NAIROBI, KENYA: KenGen has embarked on a strategy aimed at aiding partners around the African continent to exploit green energy resources.
Currently, a partnership proposal to drill geothermal wells in Rwanda is under discussion. In February 2019, KenGen was among the consortium of companies awarded Sh7.6 billion contract to drill geothermal wells for the Ethiopian Electric Power (EEP) in Aluto, Ethiopia.
This was quickly followed by yet another deal to drill twelve geothermal wells in October 2019. The latter contract worth $56.9 million was entered with Tulu Moye Geothermal Operations (TMGO) PLC, an independent power producer in the eastern region of Ethiopia, as part of a World Bank-financed project. The contract involves the supply of drilling materials and provision of operations, maintenance services and geoscientific survey. KenGen is also to install a water supply system and equipment.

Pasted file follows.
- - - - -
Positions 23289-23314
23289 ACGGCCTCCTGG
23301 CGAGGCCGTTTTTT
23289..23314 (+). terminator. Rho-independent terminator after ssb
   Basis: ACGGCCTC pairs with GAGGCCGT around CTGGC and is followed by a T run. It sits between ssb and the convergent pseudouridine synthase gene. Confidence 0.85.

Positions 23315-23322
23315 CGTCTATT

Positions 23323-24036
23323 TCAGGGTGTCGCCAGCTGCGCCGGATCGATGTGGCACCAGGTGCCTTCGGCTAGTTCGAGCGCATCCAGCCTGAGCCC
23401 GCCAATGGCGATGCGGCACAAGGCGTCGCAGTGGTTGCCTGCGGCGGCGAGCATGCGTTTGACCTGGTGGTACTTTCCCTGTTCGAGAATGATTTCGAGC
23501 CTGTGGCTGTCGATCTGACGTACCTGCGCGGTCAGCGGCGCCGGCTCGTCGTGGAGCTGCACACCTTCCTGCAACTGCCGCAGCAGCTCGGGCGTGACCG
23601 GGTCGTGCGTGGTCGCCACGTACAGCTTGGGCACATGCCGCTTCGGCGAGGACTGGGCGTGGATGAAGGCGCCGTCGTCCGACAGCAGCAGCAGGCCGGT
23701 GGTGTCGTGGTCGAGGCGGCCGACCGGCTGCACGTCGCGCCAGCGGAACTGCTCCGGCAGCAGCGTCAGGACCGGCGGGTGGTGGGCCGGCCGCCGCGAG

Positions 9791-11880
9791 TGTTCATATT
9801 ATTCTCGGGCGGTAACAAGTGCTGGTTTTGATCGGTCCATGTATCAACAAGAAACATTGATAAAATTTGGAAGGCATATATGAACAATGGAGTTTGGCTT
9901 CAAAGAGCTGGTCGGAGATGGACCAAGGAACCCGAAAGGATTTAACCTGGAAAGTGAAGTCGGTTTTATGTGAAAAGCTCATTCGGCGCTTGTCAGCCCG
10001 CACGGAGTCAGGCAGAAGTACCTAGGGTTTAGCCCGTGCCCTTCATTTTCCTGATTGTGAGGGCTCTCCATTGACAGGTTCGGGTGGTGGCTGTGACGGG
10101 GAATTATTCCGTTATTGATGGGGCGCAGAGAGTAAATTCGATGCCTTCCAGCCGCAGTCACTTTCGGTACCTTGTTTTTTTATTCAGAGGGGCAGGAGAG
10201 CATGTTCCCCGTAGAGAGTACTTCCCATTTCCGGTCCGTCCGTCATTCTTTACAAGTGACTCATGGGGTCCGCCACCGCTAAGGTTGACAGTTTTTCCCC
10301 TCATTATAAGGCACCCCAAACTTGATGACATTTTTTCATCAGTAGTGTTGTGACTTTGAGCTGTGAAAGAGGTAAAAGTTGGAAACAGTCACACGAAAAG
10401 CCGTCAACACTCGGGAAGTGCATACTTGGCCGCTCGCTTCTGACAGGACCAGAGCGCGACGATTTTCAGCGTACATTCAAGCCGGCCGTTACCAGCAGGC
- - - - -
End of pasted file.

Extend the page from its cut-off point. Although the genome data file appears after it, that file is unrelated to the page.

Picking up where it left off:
Early this year, the company won yet another tender to drill geothermal wells in Djibouti, adding to its rapidly growing portfolio. The contract worth Sh709 million currently being executed involves the drilling of two confirmed and one optional well for the Djiboutian Office of Geothermal Energy Development (ODDEG) in Galla Le Koma.
“We desire that in the next couple of years we shall have considerable presence in countries within the continent. We are not only keen on increasing our presence but also enhancing energy capacities across the region”, CEO Rebecca Miano said in a past interview.
“We are exploring other opportunities to extend our footprint in Africa while helping other countries in the continent to develop their green energy resources”, said Miano about the company’s diversification strategy.
She says winning such international contracts is not a mean achievement considering that the company has had to compete with leading utilities from first world countries such as Grey Wolf Drilling, Marriot Drilling, Iceland Drilling Company and Great Wall Drilling Company.
KenGen has four decades of experience in geothermal power. It runs several geothermal power stations in Kenya with the Olkaria I power station is the first geothermal power plant in Africa.